Student by morning, bus conductor by afternoon. It was everything but nice and easy. My classmates taunted me for that but my heart was now a rock. I knew what I wanted in life, my aunt Indirectly made me grow a tough skin. I wasn’t the brightest person in class but I was happy because, I kept making an effort to be better than I was yesterday. After all the hard work, it finally paid off. I got my waec and I passed but not in flying colors but enough colors to help me move to the next stage. I knew that if I was going to go a university, I had to up my game in making money. So I became a marketer for a multinational health company. The money trickled in, sometimes it took weeks, but as Mary Anne Radmacher would say “ Courage does not always roar, sometimes it’s that quiet voice at the end of the day saying ‘I will try again tomorrow’”. So I kept pushing. Finally I saved up enough and got into school to study computer science. I loved computers. We all know , Tertiary institution is a vampire for money. No money is never enough, but I wasn’t deterred . I struggled and got to year 3. I woke up one morning to hear that my course was not accredited, so we had to start afresh. As I stood in the midst of my course mates, I couldn’t utter a word . I became numb and dumb. Long story short, I had to drop out of school. I decided that a certificate will not determine my future. With the help of a Friend I got in contact with an army man who sold his car to me on hire purchase. I was to pay 800,000 naira. Every week I had to remit a certain amount to pay for the car. So I started afresh. Five months in, as I rode on it, getting passengers…I felt like my life was starting to go in the right direction. I moved to a better house; a one room apartment. A month later, I got robbed at my house and my car was towed. When I got it back, it had developed issues. That alone weighed me down. I was running short on money. I had dipped my hands into my little savings. I couldn’t pay my house rent, my landlord wasn’t the most empathetic person on Earth. A week later I came home at night to find my belongings outside. Some of neighbors offered to help keep my belongings at their balcony. My car became my new home. By that time I was already running late to pay the army man. The next day I went to him and paid with my remaining savings remaining 5000 naira. In hope to pay up soon and take full ownership of the car. As I went about my taxi business, It felt like the universe was against me. I was a Wilson Tagbo . From one week to another I got into one problem or the other. Yesterday my car was seized by FRSC because I had a faulty seat belt. As I was leaving the station, with an empty pocket, I saw the army man standing near the car. I smiled and was about explaining then I felt a big hand hit me hard across my face.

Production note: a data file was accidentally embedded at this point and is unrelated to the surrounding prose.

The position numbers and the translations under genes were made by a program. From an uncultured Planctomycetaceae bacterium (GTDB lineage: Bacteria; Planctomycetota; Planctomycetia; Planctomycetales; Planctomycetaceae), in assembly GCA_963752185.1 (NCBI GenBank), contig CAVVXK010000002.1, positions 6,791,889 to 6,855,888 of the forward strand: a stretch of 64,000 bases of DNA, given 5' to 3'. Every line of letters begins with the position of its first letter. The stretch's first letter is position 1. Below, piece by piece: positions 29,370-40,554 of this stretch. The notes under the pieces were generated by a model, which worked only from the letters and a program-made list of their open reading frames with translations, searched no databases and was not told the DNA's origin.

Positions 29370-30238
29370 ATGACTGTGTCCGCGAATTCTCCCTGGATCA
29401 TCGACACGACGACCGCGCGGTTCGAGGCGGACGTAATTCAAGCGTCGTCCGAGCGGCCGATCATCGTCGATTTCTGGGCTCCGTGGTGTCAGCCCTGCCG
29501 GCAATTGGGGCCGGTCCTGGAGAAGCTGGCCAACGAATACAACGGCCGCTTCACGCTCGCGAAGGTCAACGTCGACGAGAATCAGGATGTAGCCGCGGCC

“You riffraff where is the keys, you are late “